Updated: Thursday, 23rd November 2017 @ 12:04pm

Manchester to host Quidditch stars as Harry Potter turns 20

Manchester to host Quidditch stars as Harry Potter turns 20

| By Francesca Marshall

On Harry Potter’s 20th anniversary this week, Manchester will broaden its sporting horizons by hosting a Quidditch Premier League fixture.

The sporting spin-off from the world of Harry Potter is already played by hundreds of people around the country who will this weekend come together to fight for the top spot.

Teams will spend Saturday competing on Platt Fields Park in Fallowfield - in a contest hosted by the Quidditch Premier League (QPL).

The QPL represents the sport in the UK and is made up of eight teams, four from the North Division, and four from the South.

The eight teams to be competing in the cup will be; The London Monarchs, The Southwest Broadside, the Southeast Knights, The Eastern Mermaids, The Northern Watch, The Yorkshire Roses, The East Midland Archers and The West Midland Revolution.

Eddie Bruce, team manager from The Northern Watch based in Sheffield, said: “I’m very excited about the first northern fixture of the season.

“The Northern Watch has been training hard and I’m very interested to see what strategies and playing styles other teams will favour, and if ours will work the best.”

He also emphasized the inclusiveness of the sport, allowing anyone with an interest to take part.

He told MM: “The sport has continued to grow over the last few years and it is fantastic to see. It really is a sport anyone can take part in; the variety of positions allows people to find what is right for them.”

He added: “We’re feeling pretty confident for the weekend hoping we can win at least two out of three matches.”

How to play Quidditch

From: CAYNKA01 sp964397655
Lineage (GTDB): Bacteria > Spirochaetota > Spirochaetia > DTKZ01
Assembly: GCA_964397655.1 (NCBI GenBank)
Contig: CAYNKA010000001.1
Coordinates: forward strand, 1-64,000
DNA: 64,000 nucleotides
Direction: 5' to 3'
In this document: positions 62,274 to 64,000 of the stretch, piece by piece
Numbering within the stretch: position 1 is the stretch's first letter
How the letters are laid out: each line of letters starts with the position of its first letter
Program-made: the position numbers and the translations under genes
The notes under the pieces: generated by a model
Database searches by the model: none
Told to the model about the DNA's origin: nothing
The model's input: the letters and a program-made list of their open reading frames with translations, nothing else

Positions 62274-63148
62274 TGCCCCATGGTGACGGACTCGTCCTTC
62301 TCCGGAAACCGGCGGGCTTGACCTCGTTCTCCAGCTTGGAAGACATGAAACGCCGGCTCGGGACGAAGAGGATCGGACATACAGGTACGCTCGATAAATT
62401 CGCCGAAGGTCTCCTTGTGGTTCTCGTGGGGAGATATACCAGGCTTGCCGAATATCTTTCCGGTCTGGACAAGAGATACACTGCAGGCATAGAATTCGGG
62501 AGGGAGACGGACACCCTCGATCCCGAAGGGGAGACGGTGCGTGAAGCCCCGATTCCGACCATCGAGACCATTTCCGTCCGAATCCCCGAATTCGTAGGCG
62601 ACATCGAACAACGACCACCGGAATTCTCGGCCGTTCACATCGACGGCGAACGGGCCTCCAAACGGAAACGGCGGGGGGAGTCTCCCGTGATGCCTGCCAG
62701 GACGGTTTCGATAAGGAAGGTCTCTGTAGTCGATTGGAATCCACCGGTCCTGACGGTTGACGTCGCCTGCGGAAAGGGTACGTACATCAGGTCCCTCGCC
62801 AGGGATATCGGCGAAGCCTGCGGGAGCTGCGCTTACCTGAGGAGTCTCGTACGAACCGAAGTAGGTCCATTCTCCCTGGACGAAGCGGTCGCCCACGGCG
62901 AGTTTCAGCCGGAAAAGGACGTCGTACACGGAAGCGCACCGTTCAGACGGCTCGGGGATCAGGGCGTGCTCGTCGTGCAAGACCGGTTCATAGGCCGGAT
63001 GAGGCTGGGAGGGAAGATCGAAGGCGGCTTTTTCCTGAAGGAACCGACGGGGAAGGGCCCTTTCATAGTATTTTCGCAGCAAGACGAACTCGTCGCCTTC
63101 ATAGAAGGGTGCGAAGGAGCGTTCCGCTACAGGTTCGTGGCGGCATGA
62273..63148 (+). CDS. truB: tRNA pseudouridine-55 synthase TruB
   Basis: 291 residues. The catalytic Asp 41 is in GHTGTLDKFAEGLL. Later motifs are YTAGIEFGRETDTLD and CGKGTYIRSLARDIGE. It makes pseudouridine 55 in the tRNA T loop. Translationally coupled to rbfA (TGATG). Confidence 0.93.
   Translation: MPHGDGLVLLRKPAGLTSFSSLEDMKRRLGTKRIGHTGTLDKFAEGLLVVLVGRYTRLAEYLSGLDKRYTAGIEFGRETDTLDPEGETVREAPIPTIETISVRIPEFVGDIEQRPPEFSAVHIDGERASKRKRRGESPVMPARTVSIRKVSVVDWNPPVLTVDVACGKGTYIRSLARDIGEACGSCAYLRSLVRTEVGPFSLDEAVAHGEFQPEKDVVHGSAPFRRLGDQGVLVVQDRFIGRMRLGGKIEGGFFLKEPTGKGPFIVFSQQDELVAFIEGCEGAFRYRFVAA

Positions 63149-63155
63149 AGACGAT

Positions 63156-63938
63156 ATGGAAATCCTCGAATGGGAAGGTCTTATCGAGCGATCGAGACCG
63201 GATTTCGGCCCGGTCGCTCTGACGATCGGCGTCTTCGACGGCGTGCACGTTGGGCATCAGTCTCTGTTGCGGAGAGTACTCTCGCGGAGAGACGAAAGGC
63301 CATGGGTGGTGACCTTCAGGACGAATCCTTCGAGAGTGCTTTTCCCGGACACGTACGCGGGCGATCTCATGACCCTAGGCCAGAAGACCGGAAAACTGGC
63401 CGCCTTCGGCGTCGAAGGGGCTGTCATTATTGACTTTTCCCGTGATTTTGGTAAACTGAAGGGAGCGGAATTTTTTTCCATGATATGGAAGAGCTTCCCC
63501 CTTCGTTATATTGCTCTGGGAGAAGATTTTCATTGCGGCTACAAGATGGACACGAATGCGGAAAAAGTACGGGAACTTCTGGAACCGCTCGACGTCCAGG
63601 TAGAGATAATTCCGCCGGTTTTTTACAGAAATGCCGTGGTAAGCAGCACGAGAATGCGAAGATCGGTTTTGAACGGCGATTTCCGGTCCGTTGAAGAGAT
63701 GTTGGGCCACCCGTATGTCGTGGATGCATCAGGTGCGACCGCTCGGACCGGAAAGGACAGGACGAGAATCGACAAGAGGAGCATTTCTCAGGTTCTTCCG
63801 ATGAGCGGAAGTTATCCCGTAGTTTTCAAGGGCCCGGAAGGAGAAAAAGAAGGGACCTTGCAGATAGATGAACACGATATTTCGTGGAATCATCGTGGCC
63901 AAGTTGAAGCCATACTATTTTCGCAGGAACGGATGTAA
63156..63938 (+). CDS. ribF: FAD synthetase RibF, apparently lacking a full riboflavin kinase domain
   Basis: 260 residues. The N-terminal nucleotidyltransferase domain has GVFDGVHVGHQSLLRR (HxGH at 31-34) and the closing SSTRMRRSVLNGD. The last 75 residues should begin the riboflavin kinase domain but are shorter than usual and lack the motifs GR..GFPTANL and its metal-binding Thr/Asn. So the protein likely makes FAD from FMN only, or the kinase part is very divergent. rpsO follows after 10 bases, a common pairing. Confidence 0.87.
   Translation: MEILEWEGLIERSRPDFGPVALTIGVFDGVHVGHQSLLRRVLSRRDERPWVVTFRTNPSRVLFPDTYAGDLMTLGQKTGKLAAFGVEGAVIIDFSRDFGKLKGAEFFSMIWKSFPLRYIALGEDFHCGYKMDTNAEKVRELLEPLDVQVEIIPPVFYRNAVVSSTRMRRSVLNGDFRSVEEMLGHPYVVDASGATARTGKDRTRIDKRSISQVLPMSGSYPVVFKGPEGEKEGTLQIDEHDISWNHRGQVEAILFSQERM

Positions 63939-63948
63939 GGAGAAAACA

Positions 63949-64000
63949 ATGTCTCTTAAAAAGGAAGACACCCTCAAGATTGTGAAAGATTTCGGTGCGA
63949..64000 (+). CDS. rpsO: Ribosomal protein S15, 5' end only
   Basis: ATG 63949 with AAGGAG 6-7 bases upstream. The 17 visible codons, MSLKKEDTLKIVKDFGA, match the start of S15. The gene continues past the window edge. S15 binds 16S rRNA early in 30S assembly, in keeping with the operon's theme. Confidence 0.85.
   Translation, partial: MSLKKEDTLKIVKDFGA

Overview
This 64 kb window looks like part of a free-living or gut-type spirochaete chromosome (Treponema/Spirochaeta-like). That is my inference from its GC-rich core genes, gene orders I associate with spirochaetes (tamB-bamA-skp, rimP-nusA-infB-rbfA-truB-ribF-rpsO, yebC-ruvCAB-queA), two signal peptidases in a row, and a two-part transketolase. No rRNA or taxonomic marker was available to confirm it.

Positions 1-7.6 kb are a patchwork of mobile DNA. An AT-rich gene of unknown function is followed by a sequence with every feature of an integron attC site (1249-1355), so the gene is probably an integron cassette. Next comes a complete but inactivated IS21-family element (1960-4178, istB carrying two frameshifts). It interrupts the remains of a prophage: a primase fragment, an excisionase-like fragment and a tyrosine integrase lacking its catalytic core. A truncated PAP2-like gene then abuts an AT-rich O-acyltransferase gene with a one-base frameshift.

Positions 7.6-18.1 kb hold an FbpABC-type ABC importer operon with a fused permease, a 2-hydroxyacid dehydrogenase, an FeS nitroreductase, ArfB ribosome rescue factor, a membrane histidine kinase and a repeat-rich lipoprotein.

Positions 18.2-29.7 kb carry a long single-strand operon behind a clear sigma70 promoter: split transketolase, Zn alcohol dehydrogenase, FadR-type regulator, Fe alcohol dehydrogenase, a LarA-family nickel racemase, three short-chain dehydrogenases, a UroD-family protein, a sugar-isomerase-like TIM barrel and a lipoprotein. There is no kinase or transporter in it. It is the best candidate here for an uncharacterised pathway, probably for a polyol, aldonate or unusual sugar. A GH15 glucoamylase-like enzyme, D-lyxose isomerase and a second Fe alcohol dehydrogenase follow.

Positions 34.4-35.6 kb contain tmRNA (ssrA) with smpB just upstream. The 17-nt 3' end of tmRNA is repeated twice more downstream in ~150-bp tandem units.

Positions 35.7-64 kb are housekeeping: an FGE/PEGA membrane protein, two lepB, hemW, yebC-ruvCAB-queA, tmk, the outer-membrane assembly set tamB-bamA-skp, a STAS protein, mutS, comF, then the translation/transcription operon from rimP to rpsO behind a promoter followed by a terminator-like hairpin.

Whilst the real-life version isn’t quite as dangerous as the one played by the famous boy wizard himself, there are a lot of rules to get your head around.

Comprising of a number of different elements, it is often described as a hybrid between lacross, rugby and dodgeball.

How does it work?

Players can be one of four positions:

Keepers - Guard the hoops from opposing chasers and become a 4th chaser on offence.

Chasers - Throw the quaffle through the opposite team’s hoops to score goals worth 10 points.

Beaters -Throw bludgers at the opposing team to “knock them out” and make them return to hoops.

Seekers - Catch the snitch (worth 30 points) to end the game.

A game of Quidditch involves three types of balls:

The Quaffle - a semi-deflated volleyball thrown through the hoops by chasers and keepers.

Bludgers - dodgeballs thrown at other players by beaters. There are three bludgers on the pitch.

The Snitch - a sock with a tennis ball in it, attached to the snitch runner’s shorts. When caught by either team’s seeker, the game ends.

A team must not have more than four members of the same gender.

Each team will have one keeper, three chasers, two beaters and one seeker.

The match ends when one of the seekers catches the snitch (they must hold the tennis ball for a minimum of three seconds).

Unlike the famous wizarding books, rather than flying around on broomsticks, the players take to the field in a game which is a mixture of lacross, rugby and dodgeball.

This weekend’s Manchester fixture is the second out of six to be held in the UK this season to determine who will be crowned QPL champions.

It is a non-ticketed event and anyone is free to go along and watch. This year’s season is due to conclude in August.

The sport which developed from the famous series by JK Rowling now has over 20,000 players competing internationally from 25 different counties across the globe.

If you are interested in getting involved in playing Quidditch, click here or go along to a fixture to speak with team members.

Picture courtesy of Gio Forno, with thanks.